I occasionally venture into flash fiction and short stories. Some of these bits of writing have won prizes. Often the stories appear first in my newsletter, so if you want to be part of the club, there’s a sign up box at the bottom of this page!
A few of my short stories have been recorded and I’ve posted these to my Look and Listen page.
Written for a competition but then re-written for my February newsletter, to celebrate Valentines Day – and the romance of my novel Keepers.
A sleeting February morning isn’t optimal to find love. Especially here on this grey, wind-blown high street. Condensation-filled cafe windows and heads-bent shoppers scuttling like crabs to their holes, are hardly the birds singing in blossom-filled trees and rainbow skies Jenny might wish for. Read the full story here.
Recorded by Jacqueline Belle
This woodcut of the Great Flood of 1607 has always touched me, with the floating cradle. It inspired this story, written for the monthly Secret Attic competition, where it won first prize. With their permission, it was also included in the 2020 Resilience anthology produced by Dean Writers Circle, the proceeds of which went to Forest Read Easy Deal (FRED), a local charity supporting adults with literacy problems.
It was also selected among the top ten entries for Stroud Short Stories, read by me at their online event on 9 May. But for a truly magical experience, listen to Canadian poet Jacqueline Belle read it on my Look and Listen page.
Agnes has a headache. The thick air presses her temples, her heavy-lidded eyes squint despite the lack of sun. She glances up, for the hundredth time that morning. Black clouds broil above the fields, frothing like a mad dog’s spit, resisting the wet wind tossing them across a purple sky to merge with the distant mountains. Read the full story here.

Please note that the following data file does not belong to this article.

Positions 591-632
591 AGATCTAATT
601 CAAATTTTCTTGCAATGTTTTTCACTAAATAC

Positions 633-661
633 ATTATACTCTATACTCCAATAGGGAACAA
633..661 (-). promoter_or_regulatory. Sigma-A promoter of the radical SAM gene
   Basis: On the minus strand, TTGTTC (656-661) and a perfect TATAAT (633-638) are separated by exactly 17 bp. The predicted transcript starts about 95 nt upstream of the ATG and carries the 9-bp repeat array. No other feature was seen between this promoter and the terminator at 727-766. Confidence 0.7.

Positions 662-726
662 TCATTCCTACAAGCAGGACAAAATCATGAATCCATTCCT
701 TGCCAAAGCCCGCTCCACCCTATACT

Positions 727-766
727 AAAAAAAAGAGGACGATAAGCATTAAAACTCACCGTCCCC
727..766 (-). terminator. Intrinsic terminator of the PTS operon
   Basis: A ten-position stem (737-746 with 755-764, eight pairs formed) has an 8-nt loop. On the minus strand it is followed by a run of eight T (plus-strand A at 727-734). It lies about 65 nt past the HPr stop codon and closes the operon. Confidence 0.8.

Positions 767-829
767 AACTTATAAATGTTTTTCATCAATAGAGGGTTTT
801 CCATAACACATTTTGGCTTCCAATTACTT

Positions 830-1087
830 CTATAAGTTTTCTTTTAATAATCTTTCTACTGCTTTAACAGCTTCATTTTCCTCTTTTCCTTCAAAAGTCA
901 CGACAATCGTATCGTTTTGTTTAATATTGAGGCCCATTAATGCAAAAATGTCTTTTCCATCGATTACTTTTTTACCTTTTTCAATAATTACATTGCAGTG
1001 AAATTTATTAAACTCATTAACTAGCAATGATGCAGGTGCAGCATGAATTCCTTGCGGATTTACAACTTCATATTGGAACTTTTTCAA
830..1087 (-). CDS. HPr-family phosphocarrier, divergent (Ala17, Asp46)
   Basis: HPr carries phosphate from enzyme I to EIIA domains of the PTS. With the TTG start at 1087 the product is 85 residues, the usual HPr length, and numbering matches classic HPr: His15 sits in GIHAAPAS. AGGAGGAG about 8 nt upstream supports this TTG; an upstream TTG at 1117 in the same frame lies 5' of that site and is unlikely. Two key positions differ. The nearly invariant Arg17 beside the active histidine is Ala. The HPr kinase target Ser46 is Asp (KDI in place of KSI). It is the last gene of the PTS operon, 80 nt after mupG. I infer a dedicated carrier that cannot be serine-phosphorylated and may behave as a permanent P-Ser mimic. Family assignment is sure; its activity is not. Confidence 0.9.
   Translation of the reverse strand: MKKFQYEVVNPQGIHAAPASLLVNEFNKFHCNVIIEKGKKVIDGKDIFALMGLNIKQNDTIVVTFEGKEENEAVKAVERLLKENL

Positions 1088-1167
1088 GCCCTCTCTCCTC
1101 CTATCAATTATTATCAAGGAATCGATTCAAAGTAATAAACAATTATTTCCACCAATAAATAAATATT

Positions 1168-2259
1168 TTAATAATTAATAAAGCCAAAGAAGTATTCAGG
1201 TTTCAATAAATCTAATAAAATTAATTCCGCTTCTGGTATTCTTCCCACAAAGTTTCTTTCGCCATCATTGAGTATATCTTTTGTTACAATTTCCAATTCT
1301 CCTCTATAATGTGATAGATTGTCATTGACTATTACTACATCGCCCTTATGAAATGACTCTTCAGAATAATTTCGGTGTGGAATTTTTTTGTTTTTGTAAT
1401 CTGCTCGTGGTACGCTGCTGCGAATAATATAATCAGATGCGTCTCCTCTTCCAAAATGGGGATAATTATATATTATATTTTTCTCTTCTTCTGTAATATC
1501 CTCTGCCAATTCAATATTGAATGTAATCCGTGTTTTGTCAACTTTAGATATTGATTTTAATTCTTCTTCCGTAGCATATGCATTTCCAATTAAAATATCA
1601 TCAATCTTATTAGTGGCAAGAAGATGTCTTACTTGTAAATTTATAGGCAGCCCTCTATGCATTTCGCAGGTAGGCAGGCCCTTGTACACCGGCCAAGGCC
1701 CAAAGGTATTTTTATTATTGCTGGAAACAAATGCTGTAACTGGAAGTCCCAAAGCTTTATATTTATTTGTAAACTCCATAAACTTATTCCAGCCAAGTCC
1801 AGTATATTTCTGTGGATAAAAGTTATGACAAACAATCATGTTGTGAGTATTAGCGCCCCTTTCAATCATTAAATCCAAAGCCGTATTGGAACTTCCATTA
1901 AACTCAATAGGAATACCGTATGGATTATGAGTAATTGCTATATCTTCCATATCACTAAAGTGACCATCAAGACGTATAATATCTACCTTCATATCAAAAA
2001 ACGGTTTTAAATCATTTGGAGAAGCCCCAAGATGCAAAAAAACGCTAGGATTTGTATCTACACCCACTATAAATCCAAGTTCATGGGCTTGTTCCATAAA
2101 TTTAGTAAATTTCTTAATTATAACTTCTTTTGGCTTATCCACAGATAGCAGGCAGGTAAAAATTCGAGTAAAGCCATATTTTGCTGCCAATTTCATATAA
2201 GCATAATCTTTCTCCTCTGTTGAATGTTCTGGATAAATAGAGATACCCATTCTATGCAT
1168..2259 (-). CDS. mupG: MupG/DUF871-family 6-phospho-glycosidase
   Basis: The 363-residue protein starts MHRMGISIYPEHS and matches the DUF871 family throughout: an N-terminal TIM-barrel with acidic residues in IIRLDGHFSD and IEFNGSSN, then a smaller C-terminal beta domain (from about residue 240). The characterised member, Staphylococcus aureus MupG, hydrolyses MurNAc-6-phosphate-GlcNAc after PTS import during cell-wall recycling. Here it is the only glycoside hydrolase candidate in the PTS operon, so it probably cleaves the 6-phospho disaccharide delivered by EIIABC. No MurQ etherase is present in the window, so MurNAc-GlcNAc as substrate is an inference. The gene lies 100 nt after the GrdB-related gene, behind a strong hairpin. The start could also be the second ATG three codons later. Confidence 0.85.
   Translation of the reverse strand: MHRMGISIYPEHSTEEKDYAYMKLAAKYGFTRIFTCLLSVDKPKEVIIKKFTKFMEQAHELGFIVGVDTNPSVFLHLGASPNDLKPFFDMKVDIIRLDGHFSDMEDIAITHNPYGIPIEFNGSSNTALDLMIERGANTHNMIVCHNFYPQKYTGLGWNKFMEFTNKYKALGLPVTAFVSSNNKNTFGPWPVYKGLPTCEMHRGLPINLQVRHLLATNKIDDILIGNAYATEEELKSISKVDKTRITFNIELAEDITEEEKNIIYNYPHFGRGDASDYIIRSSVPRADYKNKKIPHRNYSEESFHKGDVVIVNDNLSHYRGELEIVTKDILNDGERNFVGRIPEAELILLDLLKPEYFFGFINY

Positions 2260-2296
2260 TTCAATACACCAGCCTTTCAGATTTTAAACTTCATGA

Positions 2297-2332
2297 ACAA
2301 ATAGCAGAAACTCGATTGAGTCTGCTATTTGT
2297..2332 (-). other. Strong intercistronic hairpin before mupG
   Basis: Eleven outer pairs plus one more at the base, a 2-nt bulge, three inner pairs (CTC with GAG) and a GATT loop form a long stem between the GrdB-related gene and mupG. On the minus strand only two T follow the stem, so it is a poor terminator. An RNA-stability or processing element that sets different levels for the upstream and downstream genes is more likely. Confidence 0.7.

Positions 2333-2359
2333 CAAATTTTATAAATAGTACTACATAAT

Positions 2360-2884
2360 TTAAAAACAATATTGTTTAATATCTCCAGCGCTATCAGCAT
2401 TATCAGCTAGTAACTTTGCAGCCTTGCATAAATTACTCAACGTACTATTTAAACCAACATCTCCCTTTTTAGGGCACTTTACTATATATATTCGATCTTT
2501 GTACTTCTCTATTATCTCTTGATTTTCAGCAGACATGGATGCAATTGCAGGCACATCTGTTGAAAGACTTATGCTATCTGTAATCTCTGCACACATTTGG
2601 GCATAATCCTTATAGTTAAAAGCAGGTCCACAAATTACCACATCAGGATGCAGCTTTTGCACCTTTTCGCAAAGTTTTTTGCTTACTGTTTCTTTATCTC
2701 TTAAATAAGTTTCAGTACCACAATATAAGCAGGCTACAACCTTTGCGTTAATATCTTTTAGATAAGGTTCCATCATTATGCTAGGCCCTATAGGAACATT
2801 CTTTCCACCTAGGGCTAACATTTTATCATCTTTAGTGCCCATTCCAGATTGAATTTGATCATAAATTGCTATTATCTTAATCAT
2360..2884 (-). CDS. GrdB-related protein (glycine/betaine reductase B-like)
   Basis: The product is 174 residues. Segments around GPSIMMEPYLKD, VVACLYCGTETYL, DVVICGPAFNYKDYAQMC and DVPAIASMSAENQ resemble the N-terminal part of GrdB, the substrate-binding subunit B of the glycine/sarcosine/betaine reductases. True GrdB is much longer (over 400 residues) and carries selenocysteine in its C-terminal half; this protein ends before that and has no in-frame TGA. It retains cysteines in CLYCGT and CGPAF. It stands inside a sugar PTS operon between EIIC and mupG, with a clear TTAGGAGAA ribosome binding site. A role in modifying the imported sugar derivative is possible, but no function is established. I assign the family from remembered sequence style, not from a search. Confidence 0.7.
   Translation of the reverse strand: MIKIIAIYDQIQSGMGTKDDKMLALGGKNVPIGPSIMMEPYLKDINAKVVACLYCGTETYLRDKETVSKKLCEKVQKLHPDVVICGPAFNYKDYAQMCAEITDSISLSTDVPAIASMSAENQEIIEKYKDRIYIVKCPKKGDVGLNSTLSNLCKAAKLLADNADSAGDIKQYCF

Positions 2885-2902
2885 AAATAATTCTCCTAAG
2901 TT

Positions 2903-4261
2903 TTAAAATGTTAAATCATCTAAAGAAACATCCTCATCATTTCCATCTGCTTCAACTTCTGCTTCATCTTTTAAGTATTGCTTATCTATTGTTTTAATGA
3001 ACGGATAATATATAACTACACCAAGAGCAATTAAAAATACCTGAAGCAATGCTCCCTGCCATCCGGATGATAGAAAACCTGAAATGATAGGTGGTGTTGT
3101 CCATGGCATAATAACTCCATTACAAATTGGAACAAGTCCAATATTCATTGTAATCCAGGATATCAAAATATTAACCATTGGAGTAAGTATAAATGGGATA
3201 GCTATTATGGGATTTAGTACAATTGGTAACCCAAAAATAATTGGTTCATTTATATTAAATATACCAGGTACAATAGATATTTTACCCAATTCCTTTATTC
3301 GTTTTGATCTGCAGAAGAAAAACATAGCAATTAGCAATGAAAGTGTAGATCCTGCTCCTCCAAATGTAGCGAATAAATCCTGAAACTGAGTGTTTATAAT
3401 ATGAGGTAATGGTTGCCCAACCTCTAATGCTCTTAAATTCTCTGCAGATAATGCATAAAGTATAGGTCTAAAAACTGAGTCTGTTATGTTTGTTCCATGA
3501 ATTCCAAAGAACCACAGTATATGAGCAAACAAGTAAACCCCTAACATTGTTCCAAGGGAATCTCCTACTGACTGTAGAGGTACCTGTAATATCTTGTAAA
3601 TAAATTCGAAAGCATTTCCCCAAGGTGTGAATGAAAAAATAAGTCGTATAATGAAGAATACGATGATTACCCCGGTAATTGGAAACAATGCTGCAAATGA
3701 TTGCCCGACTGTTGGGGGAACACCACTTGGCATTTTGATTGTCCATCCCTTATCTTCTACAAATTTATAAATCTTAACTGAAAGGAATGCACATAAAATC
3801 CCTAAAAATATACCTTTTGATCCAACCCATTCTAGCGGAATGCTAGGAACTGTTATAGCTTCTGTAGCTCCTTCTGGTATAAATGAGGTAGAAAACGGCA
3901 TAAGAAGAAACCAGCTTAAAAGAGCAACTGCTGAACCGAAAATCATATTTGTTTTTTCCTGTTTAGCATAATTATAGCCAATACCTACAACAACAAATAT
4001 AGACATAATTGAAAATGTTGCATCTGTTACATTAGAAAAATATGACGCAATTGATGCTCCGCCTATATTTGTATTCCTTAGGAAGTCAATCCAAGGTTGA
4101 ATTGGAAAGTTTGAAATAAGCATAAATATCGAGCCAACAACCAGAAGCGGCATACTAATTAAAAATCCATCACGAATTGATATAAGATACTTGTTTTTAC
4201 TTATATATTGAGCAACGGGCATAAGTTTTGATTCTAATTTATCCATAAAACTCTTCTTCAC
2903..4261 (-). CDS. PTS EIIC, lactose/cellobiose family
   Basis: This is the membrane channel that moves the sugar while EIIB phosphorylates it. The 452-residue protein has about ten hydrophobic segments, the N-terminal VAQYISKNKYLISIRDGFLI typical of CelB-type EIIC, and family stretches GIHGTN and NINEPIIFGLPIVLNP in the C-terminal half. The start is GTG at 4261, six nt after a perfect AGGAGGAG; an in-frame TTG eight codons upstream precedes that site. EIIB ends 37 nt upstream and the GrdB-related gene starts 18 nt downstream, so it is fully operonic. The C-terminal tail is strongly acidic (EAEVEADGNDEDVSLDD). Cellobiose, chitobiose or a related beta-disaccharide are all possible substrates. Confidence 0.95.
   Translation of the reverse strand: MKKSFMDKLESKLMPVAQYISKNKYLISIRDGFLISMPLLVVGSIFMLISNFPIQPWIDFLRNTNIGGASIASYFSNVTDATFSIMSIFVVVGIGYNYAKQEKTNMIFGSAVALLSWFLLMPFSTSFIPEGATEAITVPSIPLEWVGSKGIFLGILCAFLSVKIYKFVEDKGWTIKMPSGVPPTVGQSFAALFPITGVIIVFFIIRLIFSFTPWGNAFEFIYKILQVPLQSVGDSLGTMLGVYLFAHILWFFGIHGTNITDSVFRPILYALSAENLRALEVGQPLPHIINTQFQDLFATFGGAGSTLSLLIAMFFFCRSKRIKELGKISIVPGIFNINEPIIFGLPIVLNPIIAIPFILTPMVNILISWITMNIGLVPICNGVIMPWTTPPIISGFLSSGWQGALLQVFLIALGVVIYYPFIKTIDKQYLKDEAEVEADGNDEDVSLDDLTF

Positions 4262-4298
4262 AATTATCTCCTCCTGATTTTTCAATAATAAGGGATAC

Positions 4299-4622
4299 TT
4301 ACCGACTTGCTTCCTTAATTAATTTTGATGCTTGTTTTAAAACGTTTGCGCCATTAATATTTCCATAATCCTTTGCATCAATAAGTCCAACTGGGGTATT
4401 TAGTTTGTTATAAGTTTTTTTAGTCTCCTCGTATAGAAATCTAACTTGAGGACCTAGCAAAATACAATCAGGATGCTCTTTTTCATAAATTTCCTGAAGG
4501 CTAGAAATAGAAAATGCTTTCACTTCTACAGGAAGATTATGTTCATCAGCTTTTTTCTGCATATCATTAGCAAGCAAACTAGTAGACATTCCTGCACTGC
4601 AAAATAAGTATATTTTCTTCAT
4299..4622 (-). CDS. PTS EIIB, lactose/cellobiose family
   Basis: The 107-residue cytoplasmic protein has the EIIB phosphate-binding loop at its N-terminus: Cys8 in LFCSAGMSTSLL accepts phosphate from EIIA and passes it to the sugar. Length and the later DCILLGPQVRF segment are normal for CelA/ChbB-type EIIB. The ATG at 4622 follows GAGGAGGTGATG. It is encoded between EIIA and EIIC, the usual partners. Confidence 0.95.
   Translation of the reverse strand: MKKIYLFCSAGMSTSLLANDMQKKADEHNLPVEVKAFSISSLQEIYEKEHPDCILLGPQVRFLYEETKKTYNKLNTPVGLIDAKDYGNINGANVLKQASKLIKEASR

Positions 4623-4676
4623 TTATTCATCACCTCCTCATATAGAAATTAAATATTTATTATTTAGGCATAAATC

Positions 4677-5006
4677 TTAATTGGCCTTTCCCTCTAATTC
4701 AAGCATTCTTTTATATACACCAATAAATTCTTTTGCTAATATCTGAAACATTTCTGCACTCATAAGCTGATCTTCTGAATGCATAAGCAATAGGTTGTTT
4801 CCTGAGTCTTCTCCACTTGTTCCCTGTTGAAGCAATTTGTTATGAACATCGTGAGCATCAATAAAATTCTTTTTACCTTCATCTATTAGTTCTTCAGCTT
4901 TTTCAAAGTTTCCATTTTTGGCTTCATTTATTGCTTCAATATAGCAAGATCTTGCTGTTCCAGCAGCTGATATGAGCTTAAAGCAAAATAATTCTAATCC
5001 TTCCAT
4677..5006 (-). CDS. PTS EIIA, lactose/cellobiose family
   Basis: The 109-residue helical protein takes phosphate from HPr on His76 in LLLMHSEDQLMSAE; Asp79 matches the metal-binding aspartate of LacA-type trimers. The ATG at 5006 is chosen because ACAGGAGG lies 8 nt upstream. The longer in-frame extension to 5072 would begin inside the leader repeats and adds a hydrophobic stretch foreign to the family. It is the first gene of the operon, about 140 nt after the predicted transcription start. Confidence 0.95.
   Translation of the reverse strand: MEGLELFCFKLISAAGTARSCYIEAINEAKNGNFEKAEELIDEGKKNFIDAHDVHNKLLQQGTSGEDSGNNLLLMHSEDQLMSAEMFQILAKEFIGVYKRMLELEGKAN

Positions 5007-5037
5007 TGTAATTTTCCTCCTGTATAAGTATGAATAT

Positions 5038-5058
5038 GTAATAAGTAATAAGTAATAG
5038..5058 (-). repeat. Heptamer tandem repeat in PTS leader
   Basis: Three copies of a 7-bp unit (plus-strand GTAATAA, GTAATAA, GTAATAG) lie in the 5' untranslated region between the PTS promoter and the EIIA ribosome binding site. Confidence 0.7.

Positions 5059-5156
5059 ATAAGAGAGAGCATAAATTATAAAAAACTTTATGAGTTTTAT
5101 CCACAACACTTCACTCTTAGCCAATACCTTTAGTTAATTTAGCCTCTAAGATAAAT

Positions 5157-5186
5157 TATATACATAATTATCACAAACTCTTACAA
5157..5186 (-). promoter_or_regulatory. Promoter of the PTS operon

Recorded by Jacqueline Belle
Runner up in Graffiti Magazine’s 2020 prose competition and published in their Issue 25 in October 2020. To listen to Canadian poet Jacqueline Belle read it as part of Story Time for Grownups, go to my Look and Listen page.
It’s apt that Lille is here, where the waves play tag with their deaths on the sand.
It was on this beach that she first saw the young fisherman. His sodden body rose and fell with waves lethargic from the storm and Lille’s soul ached at his wasted beauty. Read the full story here.
I wrote this for a Dean Writers Event on the theme of Place, and then entered it in the Ottery St Mary Writers 2020 Short Story competition – where it won first prize. The orchard was a real place where us neighbourhood kids played in suburban Adelaide, Australia. No one died though. Not there anywhere.
Once upon a time a leftover almond orchard lingered in our suburban street. The grown-ups walked by the orchard every day on their way to the bus or the train or the shops. Mostly they ignored it, although in spring their inward-looking eyes might stray outwards for a moment to graze the pale pink petals fading to their magenta centre. Read the full story here.
Recorded by Jacqueline Belle
Prepared for an event in Ross in 2020 which, well, hasn’t happened yet. However, most excitingly, you can hear it read by poet Jacqueline Belle as part of the Story Time for Grownups series on my Look and Listen page. Her voice adds so much to the drama of the piece.
In the icy winter night, the dragon circles high above the sleeping village. Her great leather wings beat the air. Her shiny-scaled body twists, the ridged tail curling and lifting to sweep the stars. Read the full story here.